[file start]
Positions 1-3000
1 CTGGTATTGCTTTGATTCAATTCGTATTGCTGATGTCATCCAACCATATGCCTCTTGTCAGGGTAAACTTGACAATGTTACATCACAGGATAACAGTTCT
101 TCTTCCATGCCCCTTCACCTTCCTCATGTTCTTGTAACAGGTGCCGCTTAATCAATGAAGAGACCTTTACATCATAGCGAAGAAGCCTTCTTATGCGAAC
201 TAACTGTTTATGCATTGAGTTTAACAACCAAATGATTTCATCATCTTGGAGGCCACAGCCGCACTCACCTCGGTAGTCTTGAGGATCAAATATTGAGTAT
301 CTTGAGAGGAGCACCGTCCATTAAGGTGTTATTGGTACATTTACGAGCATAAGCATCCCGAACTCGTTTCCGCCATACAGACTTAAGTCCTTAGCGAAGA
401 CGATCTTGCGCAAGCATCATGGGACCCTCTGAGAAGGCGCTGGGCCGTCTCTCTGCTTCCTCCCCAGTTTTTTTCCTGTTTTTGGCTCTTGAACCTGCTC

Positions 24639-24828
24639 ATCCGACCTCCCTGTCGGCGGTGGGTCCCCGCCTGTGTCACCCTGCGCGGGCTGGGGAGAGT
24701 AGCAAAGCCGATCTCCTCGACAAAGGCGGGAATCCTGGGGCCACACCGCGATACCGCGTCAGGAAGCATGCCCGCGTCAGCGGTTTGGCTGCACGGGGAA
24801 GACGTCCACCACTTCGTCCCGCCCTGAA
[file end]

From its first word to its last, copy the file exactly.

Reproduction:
Positions 1-3000
1 CTGGTATTGCTTTGATTCAATTCGTATTGCTGATGTCATCCAACCATATGCCTCTTGTCAGGGTAAACTTGACAATGTTACATCACAGGATAACAGTTCT
101 TCTTCCATGCCCCTTCACCTTCCTCATGTTCTTGTAACAGGTGCCGCTTAATCAATGAAGAGACCTTTACATCATAGCGAAGAAGCCTTCTTATGCGAAC
201 TAACTGTTTATGCATTGAGTTTAACAACCAAATGATTTCATCATCTTGGAGGCCACAGCCGCACTCACCTCGGTAGTCTTGAGGATCAAATATTGAGTAT
301 CTTGAGAGGAGCACCGTCCATTAAGGTGTTATTGGTACATTTACGAGCATAAGCATCCCGAACTCGTTTCCGCCATACAGACTTAAGTCCTTAGCGAAGA
401 CGATCTTGCGCAAGCATCATGGGACCCTCTGAGAAGGCGCTGGGCCGTCTCTCTGCTTCCTCCCCAGTTTTTTTCCTGTTTTTGGCTCTTGAACCTGCTC

Positions 24639-24828
24639 ATCCGACCTCCCTGTCGGCGGTGGGTCCCCGCCTGTGTCACCCTGCGCGGGCTGGGGAGAGT
24701 AGCAAAGCCGATCTCCTCGACAAAGGCGGGAATCCTGGGGCCACACCGCGATACCGCGTCAGGAAGCATGCCCGCGTCAGCGGTTTGGCTGCACGGGGAA
24801 GACGTCCACCACTTCGTCCCGCCCTGAA